|When:||Thursday, March 6, 2014|
3:00 PM - 4:00 PM
Ryan Hall, Ryan 4003 |
2190 Campus Drive
Evanston, IL 60208 map it
|Audience:||- Faculty/Staff - Student - Post Docs/Docs - Graduate Students|
|Group:||Argonne-Northwestern Solar Energy Research Center|
Dr. Choi, of the Chemistry department at the University of Wisconsin-Madison, will visit Northwestern to deliver an ANSER seminar entitled, "Materials Chemistry via Electrochemistry: Electrochemical Synthesis of Electrode Materials with Controlled Architectures for Use in Solar Energy Conversion."
Harvesting energy directly from sunlight as nature accomplishes through
photosynthesis is a very attractive and desirable way to solve the energy challenge. Many efforts have been made to find appropriate materials and systems that can utilize solar energy to produce chemical fuels. One of the most viable options is the construction of a photoelectrochemical cell that can reduce water to H2 or CO2 to carbonbased molecules. For successful construction of photoelectrochemical cells, simultaneous developments of photoelectrodes, which will efficiently capture photons to generate and separate electron-hole pairs, and catalysts, which will facilitate the use of photongenerated electrons and holes for desired interfacial charge transfer reactions, are necessary. Furthermore, optimally interfacing photoelectrodes and catalysts is critical because the photoelectrode/catalyst interface can govern the overall efficiency of the integrated photoelectrode system. However, our understanding of the photoelectrode/catalyst interfaces has been limited because not many systematic investigations on the assembly of photoelectrodes and catalysts were reported.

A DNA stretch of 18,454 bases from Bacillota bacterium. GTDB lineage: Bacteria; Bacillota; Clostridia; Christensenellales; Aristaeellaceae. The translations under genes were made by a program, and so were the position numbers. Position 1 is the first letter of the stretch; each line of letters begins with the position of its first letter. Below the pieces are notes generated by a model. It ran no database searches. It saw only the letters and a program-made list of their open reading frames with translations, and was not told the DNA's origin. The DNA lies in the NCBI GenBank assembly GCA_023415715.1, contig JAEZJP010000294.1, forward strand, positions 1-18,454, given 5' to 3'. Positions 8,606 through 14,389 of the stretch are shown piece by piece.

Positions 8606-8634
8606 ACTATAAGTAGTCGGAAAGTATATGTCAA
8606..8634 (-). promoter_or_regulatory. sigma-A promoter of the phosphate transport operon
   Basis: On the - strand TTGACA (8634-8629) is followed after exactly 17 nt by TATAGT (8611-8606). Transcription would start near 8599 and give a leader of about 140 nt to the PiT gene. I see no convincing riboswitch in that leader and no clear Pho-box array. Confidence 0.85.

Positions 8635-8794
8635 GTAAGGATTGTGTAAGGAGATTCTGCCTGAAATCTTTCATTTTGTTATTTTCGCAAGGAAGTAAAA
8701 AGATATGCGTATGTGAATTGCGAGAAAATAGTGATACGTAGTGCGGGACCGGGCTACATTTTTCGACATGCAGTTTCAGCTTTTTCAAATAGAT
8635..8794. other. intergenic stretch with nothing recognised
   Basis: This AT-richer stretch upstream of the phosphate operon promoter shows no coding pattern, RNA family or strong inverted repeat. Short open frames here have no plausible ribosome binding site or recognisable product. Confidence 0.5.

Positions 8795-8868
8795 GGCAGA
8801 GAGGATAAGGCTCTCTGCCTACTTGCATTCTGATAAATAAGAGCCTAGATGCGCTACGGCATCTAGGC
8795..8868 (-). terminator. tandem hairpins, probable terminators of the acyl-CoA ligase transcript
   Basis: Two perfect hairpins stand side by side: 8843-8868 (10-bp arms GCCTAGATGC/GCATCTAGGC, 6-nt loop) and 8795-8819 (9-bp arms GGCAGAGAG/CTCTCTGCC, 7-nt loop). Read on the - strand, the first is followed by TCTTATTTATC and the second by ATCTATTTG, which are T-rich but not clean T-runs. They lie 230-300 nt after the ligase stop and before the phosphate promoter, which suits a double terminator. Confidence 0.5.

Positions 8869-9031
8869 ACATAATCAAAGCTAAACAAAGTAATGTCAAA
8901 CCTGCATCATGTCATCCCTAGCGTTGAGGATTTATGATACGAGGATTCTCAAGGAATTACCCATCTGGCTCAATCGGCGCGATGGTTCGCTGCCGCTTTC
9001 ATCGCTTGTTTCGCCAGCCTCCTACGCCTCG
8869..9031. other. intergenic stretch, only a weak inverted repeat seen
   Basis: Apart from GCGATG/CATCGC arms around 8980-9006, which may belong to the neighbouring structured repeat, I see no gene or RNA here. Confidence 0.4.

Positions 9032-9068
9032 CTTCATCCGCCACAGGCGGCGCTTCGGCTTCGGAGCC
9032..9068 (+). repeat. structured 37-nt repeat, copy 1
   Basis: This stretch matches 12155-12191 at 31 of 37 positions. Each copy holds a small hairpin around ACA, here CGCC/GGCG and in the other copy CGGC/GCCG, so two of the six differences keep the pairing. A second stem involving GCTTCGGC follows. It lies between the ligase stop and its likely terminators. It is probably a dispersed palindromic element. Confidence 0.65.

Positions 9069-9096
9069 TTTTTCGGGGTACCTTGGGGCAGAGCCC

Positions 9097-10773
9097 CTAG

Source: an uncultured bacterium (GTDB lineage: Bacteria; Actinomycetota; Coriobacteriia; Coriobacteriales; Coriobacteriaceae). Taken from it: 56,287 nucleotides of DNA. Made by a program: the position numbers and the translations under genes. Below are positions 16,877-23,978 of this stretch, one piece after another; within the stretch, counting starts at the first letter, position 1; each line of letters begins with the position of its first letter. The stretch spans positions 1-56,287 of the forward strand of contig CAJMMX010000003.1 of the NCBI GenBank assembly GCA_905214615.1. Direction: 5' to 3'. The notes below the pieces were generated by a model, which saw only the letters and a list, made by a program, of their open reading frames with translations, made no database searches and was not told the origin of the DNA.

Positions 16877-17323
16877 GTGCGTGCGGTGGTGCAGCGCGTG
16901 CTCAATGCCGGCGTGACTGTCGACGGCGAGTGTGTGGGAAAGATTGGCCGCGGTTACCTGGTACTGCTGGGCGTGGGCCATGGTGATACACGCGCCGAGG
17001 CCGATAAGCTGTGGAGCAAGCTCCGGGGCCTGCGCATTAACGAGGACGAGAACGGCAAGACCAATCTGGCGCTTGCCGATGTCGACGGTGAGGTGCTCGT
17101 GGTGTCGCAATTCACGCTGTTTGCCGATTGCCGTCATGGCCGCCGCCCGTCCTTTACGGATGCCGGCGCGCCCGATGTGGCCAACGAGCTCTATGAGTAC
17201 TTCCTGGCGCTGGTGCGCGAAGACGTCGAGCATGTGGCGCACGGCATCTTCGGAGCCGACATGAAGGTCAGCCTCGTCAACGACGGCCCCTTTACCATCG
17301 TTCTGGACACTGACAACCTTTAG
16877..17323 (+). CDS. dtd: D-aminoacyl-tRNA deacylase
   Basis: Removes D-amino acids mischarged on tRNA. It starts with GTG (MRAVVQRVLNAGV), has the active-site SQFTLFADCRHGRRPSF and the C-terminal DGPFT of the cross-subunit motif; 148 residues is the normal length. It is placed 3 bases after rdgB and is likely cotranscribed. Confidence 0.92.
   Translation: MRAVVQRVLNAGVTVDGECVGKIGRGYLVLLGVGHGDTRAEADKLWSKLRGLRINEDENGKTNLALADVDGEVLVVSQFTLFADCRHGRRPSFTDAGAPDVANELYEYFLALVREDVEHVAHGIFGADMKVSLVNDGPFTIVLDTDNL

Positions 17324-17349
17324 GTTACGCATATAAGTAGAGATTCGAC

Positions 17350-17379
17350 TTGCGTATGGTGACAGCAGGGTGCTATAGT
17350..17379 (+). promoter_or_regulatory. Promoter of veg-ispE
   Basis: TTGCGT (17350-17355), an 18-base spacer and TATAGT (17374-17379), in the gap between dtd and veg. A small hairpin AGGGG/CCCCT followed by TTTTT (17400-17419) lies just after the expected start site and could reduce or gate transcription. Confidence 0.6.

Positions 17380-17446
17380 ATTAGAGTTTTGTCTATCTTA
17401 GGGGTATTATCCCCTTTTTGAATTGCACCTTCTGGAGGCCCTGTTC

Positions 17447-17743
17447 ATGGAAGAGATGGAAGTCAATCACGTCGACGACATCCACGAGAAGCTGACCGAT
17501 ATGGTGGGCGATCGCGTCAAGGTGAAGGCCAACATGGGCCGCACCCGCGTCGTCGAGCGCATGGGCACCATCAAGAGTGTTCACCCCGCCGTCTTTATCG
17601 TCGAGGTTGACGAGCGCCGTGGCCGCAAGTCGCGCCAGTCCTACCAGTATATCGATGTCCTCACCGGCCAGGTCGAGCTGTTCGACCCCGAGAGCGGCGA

Our research group has been developing new electrochemical synthetic strategies to produce semiconductor electrodes and catalysts with various compositions and architectures. In this presentation, we will discuss our most recent progress made in constructing photoelectrodes and new strategies to interface photoanodes with oxygen evolution catalysts. The systems we will discuss include a BiVO4-based photoanode that achieves a current density of 2.73 mA/cm2 for solar water splitting in a stable manner under AM 1.5G, 100 mW/cm2 illumination using a record low applied bias of 0.6 V vs. RHE.
Please email firstname.lastname@example.org with all questions.